By Andrea K. Hammer
News about rising bookstore sales and the announcement that New York-based Shakespeare & Co. will open in Philadelphia this summer have punctured the long-term predictions of bookstore doomsayers. Since the demise of Borders in 2011, devoted readers have steadfastly maintained a watchful vigil over Barnes & Noble as a central destination in Center City.
Independent Bookstores Still Thriving in Philadelphia
During the industry’s upheaval in recent years, some independent bookstores in Philadelphia are still thriving in off-the-beaten-track locations. Joseph Fox Bookshop, a small store tucked down a flight of stairs on the basement level of Sansom Street, draws faithful diehards. Head House Books manages to pick up foot traffic on the other end of town from the Society Hill and Queen Village crowd.
However, in Center City near Rittenhouse Square, Barnes & Noble has commanded solo court as the main chain bookstore. With the prospect of renewed competition–from an independent bookstore–a couple blocks down on popular Walnut Street, book lovers’ pulses have quickened. Fond memories of hours once spent comparing selections, prices and cafes have come flooding back in vivid colors, with renewed hope for prosperity in the city and industry.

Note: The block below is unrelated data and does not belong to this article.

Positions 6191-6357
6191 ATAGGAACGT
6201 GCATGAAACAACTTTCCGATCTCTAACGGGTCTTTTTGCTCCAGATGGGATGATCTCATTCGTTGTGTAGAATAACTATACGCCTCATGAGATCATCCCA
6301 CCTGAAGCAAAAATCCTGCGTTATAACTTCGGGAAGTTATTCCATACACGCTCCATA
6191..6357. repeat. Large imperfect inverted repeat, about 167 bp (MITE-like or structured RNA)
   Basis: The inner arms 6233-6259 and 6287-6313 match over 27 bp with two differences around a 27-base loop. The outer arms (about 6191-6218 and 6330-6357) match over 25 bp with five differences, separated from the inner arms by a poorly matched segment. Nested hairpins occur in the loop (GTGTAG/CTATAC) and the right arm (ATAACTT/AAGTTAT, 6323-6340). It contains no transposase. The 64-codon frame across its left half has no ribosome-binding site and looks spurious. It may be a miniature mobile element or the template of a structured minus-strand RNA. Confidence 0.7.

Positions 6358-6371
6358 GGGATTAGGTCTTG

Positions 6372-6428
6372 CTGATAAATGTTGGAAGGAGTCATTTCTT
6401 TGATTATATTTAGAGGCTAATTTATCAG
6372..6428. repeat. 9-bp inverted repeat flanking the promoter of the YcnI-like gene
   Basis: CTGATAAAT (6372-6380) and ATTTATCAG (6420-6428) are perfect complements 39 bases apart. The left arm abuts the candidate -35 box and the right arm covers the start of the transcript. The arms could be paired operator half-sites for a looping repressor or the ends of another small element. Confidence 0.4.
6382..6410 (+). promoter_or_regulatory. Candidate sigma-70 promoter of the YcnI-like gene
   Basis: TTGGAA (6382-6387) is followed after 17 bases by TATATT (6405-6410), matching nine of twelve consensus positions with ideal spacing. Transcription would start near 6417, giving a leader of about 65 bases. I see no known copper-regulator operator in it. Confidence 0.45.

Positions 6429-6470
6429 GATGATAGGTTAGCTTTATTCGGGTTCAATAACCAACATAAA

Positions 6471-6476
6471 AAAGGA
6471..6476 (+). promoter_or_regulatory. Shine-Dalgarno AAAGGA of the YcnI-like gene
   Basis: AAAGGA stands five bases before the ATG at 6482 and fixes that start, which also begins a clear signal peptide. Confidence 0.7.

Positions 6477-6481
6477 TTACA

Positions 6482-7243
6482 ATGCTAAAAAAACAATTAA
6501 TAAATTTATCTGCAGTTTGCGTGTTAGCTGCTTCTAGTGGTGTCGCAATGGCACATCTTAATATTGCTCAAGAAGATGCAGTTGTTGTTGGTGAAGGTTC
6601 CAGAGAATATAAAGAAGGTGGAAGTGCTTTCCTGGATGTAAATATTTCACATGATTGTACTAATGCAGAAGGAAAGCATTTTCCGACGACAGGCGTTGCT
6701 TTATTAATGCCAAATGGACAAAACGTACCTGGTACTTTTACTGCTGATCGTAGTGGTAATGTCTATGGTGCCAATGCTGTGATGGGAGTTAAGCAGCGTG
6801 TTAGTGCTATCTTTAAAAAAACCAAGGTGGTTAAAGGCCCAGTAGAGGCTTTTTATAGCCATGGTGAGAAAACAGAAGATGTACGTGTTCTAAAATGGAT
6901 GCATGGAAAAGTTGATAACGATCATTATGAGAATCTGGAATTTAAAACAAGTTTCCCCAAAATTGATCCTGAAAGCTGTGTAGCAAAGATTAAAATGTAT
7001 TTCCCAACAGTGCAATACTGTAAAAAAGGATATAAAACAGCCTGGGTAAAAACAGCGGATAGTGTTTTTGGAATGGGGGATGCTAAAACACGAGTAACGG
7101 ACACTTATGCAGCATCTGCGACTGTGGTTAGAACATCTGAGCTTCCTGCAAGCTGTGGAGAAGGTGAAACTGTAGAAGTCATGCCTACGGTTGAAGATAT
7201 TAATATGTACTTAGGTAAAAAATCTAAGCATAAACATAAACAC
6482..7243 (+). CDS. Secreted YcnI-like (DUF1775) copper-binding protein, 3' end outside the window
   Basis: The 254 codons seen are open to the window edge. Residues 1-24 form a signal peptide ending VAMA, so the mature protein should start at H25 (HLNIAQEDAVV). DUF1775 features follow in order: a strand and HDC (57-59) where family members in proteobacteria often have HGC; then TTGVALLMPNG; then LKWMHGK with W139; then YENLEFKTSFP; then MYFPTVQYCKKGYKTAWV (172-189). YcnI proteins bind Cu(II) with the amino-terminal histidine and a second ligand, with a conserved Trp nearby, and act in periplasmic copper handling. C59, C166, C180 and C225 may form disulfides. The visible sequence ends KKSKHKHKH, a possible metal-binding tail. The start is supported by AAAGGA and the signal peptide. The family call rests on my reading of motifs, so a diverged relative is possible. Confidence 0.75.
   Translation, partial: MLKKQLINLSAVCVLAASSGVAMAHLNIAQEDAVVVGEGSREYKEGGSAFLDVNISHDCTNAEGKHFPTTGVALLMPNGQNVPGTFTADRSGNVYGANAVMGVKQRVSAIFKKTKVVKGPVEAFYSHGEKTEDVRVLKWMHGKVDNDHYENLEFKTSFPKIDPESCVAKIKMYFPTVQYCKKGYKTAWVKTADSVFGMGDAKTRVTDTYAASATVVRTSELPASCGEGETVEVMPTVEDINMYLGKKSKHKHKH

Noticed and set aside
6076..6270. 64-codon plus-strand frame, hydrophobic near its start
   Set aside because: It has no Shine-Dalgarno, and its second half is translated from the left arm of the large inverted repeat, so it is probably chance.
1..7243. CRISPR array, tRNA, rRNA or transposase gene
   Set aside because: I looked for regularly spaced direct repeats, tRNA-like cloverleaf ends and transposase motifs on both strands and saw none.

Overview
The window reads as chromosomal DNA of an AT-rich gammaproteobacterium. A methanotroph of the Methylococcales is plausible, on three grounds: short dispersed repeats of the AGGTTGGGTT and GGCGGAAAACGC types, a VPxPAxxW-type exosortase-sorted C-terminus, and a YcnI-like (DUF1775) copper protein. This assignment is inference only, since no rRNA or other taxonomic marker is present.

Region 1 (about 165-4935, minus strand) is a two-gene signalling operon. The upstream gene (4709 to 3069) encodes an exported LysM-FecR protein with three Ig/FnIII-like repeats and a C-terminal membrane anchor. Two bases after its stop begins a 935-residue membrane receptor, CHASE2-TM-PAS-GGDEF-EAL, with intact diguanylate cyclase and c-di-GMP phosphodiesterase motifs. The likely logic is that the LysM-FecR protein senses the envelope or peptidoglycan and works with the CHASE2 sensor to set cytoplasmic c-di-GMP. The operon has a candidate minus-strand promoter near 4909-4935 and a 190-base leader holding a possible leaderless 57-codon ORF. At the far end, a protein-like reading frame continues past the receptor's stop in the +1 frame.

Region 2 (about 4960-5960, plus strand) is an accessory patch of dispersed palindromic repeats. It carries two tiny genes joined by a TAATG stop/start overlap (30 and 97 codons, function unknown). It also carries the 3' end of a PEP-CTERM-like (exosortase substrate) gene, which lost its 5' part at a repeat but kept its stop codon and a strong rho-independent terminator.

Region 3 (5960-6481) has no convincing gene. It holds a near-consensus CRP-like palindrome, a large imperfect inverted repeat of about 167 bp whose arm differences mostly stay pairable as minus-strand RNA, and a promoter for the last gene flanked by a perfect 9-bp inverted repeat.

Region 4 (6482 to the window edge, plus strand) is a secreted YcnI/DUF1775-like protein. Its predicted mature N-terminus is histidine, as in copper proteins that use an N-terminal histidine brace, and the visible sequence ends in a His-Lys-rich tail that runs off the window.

New Bookstore to Fortify Commercial Enterprises and Local Economy
For those who never recovered from the loss of Borders, Shakespeare & Co. offers great promise. They dream of rediscovering deliriously happy moments among aisles with books stacked on the floor and cushy chairs in quiet corners for peaceful contemplation. Avid readers and freelancers who once turned to Borders as a second home and office long for that unique cross between a homey library and comfortable living room, where ideas and thoughts have the freedom to roam freely.
With another bookstore alternative to explore on one of Philadelphia’s main streets, increased numbers of visitors may spike bookstore sales even further. Facing the future with a competitive edge, Shakespeare & Co.‘s book-printing machines are anticipated to attract additional interest. The new service and bookstore in Philadelphia has the potential to fortify the local economy and nearby commercial enterprises–providing a model for any city.
Brick-and-Mortar Bookstores Still Matter as Unique Community Centers
For those who have faithfully continued to believe in the possible revival of brick-and-mortar bookstores, this hopeful sign embodies why these venues still matter. Beyond offering a place for experiencing eloquent words and helpful insights on the page, bookstores serve as unique community centers. They are a communal physical location for listening to authors during in-person readings, exchanging ideas with fellow readers and thinkers, catching idea sparks from shelves of books and pondering new ideas while lingering over coffee in the cafe.
In short, bookstores encourage authentic human connections while allowing visitors to explore different experiences. Why do you think that bookstores still matter? Please post a comment now!
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